When history starts to repeat itself, it seems the killer is closer than she thinks. #KeepHerSilent #Extract #MiniReview @nholten40 @Theresa_Talbot @Aria_Fiction

Woohoo! Thrilled to be hosting Theresa Talbot’s KEEP HER SILENT blog tour today! Huge thanks to Theresa,  Vicky Joss (Publicity) and Aria Fiction for asking me to take part. I purchased this book as originally I was only going to post an extract – however, seeing such rave reviews, I decided to squeeze it in and do a mini review as well! First we’ll find out a little more about Theresa and this book before I share the extract and my mini review!

About The Author

Theresa Talbot is a BBC broadcaster and freelance producer. A former radio news editor, she also hosted The Beechgrove Potting Shed on BBC Radio Scotland, but for many she will be most familiar as the voice of the station’s Traffic & Travel. Late 2014 saw the publication of her first book, This Is What I Look Like, a humorous memoir covering everything from working with Andy Williams to rescuing chickens and discovering nuns hidden in gardens. She’s much in demand at book festivals, both as an author and as a chairperson. Penance is Theresa’s debut crime novel.

About The Book 

Oonagh O’Neil is back with another dark and chilling investigation.

Do that which is good and no evil shall touch you

That was the note the so-called Raphael killer left on each of his victims. Everyone in Glasgow – investigative journalist Oonagh O’Neil included – remember the murder of three women in Glasgow which sent a wave of terror through the city. They also remember that he is still at large…

When the police investigation into the Raphael killings reopens, Oonagh is given a tip off that leads her straight to the heart of a complex and deadly cover-up. When history starts to repeat itself, it seems the killer is closer than she thinks. Could Oonagh be the next target…?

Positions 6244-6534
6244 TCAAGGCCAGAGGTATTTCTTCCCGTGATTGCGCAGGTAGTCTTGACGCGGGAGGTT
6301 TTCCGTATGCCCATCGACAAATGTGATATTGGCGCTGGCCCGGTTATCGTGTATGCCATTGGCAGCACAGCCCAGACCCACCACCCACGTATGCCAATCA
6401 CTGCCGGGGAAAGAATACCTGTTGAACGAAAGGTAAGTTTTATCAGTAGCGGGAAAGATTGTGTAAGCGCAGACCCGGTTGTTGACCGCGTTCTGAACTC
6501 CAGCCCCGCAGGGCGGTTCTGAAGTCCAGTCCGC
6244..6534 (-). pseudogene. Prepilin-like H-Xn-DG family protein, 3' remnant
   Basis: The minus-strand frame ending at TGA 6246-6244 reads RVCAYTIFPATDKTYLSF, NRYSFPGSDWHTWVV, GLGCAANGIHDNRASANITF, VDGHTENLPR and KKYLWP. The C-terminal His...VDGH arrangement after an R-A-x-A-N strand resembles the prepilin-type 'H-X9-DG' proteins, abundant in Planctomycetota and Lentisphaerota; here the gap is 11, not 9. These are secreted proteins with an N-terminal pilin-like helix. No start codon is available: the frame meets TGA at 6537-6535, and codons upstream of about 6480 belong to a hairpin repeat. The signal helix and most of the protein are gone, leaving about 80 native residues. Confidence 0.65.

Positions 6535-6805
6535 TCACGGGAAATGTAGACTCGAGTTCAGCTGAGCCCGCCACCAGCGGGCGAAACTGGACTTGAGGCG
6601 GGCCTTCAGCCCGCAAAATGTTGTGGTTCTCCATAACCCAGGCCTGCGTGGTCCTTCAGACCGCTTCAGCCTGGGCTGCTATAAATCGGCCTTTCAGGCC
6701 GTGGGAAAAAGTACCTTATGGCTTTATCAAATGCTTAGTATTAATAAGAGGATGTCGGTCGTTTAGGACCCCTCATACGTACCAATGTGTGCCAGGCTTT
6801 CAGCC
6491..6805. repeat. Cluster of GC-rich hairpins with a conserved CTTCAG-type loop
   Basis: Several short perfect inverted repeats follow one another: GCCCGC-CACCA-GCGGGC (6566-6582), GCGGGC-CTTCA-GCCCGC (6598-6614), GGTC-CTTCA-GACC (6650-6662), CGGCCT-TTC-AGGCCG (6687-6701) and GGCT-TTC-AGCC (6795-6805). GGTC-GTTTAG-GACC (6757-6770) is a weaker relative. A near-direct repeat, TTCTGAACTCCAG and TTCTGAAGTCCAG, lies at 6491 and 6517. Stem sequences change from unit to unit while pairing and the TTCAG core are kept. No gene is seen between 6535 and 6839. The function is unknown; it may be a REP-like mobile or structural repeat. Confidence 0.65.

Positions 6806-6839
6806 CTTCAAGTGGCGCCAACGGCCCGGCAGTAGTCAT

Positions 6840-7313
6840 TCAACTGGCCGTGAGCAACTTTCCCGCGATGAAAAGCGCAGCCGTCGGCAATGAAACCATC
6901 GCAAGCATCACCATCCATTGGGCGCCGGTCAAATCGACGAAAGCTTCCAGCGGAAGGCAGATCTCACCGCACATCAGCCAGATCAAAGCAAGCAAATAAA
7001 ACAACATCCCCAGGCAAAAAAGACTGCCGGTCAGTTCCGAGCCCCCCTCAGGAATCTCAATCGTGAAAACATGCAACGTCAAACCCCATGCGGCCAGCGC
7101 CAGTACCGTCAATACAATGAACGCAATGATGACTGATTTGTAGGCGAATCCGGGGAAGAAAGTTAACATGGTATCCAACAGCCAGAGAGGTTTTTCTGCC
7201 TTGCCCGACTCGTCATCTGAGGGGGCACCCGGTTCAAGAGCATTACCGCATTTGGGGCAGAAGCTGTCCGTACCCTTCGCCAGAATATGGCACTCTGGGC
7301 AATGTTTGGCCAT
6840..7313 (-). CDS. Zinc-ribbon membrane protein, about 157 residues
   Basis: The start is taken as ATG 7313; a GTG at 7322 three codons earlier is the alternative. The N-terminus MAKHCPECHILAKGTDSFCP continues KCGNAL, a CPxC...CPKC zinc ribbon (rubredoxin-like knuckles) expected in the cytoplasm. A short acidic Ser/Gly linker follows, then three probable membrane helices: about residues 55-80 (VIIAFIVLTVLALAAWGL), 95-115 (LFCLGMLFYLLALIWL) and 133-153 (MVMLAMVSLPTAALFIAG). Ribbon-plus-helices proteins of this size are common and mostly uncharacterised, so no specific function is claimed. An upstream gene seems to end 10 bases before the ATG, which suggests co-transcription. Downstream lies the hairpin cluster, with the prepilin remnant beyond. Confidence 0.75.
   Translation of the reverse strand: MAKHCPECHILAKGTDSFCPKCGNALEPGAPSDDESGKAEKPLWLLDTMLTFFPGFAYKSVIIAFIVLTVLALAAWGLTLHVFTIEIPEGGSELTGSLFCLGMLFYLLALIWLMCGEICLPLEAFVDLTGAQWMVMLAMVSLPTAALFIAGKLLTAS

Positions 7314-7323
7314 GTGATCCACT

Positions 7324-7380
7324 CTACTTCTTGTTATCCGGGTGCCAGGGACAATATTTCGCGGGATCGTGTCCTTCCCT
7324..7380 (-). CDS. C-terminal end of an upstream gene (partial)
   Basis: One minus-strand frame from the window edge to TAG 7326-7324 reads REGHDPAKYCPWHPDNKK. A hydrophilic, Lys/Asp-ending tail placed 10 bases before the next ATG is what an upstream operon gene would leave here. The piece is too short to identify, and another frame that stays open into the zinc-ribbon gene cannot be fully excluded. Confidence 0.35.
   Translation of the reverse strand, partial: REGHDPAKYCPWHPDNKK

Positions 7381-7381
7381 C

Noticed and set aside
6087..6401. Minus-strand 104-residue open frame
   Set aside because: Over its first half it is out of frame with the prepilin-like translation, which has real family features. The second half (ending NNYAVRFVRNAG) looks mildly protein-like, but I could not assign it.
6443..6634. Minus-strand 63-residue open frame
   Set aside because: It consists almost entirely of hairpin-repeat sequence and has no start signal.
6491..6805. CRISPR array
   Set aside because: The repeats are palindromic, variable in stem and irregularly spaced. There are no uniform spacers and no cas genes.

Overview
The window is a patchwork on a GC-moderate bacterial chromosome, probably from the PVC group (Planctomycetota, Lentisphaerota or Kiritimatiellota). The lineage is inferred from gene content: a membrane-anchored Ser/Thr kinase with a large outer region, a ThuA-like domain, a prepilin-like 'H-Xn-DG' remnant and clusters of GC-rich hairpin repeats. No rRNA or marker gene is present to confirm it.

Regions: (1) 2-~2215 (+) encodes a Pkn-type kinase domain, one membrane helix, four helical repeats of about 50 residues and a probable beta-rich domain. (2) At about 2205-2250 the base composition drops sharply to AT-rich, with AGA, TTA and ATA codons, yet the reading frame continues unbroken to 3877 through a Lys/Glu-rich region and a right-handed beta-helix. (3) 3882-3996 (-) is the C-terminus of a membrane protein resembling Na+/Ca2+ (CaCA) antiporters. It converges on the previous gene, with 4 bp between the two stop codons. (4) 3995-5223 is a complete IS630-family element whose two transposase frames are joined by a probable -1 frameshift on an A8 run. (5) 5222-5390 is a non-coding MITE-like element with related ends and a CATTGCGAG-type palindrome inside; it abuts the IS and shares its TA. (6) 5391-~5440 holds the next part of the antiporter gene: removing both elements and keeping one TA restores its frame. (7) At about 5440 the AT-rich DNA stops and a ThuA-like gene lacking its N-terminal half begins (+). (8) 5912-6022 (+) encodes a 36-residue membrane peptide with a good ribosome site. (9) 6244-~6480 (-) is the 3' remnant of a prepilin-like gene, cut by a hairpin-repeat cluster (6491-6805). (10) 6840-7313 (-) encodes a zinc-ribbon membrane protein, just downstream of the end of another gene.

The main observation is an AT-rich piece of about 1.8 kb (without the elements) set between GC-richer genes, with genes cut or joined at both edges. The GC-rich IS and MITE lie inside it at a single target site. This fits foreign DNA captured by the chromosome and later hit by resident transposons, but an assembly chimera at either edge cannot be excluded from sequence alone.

Authentic and gritty, Keep Her Silent is a gripping and page-turning thriller that will leave you breathless. Perfect for fans of Susie Steiner, and Karin Slaughter, Patricia Gibney.

Set in Scotland, the reader jumps between the 1970’s/80’s and 2002,  we find ourselves immersed in a world filled with cover-ups, scandal, buried secrets, uncovered truths, corruption, power, conspiracy, ethics, fear, credibility and abuse to name just a few of the themes I came across in the fantastically gripping story!

A controversial storyline highlights abuse in hospitals, the tainted blood scandal and a serial killer – this book had me hooked from the start! Perfectly paced, with a fabulous build up of suspense – the dual timeline and POV’s really keeps the reader on their toes! I loved the mix of reality with fiction, it gave this novel a real feel of authenticity but you need to pay attention if you want to keep up with everything that is going on in this compelling storyline! Two separate threads – do they come together in the end? You’ll need to read the book to find out for yourself!

Oonagh O’Neil is an investigative journalist and I just loved her character! She seems to have no fear, is oh-so-determined but not without her own flaws! DI Alex Davies is a bit of a Grumpy McGrump face but devoted to his work and the relationship between himself and Oonagh is just fabulous!

The ending kind of left me wondering – it’s a bit inconclusive – but sometimes that is just what happens – and it left it open for me to come up with a whole bunch of mad thoughts and endings myself!

Would I recommend this book? Ab-so-friggin-lutely, I would! I have not read the first in this series, though it has been sitting patiently on my kindle! I’ll soon rectify that! If you want a hard-hitting, uncomfortable yet so-bloody-compelling read, this might just be the book for you! Still unsure? Why don’t you check out the teaser extract below!

Extract from Chapter 6

Ayrshire 2002

Oonagh drove north along the coast road, the same one her dad took her on as a kid. Maidens beach stretched out to her left, white horses crashing against the shore; the silhouette of Culzean Castle perched on the hilltop contrasted against the early evening sunlight. She turned left onto a single-track road and eased her car through the woodland area until she got to the clearing. It didn’t matter how many times she’d visited, the sight of the castle always made her catch her breath. Nestled in the crook of the Ayrshire coastline, the gardens enjoyed an almost tropical micro-climate from the Gulf Stream.